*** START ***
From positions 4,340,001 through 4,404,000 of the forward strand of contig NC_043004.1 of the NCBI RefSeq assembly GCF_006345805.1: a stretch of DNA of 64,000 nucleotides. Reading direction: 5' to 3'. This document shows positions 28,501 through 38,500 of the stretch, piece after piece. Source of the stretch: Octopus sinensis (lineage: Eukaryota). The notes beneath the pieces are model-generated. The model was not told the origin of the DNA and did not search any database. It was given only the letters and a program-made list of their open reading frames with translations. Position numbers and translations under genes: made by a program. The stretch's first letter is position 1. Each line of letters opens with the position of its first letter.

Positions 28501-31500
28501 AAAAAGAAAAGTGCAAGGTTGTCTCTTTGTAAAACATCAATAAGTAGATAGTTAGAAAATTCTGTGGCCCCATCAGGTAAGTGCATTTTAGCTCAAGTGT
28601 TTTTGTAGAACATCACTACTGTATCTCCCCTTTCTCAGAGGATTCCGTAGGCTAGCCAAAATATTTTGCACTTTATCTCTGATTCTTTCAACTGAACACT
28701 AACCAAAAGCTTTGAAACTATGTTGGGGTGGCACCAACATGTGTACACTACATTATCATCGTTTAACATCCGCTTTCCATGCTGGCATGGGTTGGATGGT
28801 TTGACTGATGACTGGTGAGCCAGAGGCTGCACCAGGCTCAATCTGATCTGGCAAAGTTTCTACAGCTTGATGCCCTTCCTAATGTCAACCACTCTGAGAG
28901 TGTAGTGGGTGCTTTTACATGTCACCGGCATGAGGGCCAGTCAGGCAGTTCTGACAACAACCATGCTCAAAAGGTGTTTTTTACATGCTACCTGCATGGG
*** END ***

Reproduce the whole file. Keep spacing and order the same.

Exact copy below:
From positions 4,340,001 through 4,404,000 of the forward strand of contig NC_043004.1 of the NCBI RefSeq assembly GCF_006345805.1: a stretch of DNA of 64,000 nucleotides. Reading direction: 5' to 3'. This document shows positions 28,501 through 38,500 of the stretch, piece after piece. Source of the stretch: Octopus sinensis (lineage: Eukaryota). The notes beneath the pieces are model-generated. The model was not told the origin of the DNA and did not search any database. It was given only the letters and a program-made list of their open reading frames with translations. Position numbers and translations under genes: made by a program. The stretch's first letter is position 1. Each line of letters opens with the position of its first letter.

Positions 28501-31500
28501 AAAAAGAAAAGTGCAAGGTTGTCTCTTTGTAAAACATCAATAAGTAGATAGTTAGAAAATTCTGTGGCCCCATCAGGTAAGTGCATTTTAGCTCAAGTGT
28601 TTTTGTAGAACATCACTACTGTATCTCCCCTTTCTCAGAGGATTCCGTAGGCTAGCCAAAATATTTTGCACTTTATCTCTGATTCTTTCAACTGAACACT
28701 AACCAAAAGCTTTGAAACTATGTTGGGGTGGCACCAACATGTGTACACTACATTATCATCGTTTAACATCCGCTTTCCATGCTGGCATGGGTTGGATGGT
28801 TTGACTGATGACTGGTGAGCCAGAGGCTGCACCAGGCTCAATCTGATCTGGCAAAGTTTCTACAGCTTGATGCCCTTCCTAATGTCAACCACTCTGAGAG
28901 TGTAGTGGGTGCTTTTACATGTCACCGGCATGAGGGCCAGTCAGGCAGTTCTGACAACAACCATGCTCAAAAGGTGTTTTTTACATGCTACCTGCATGGG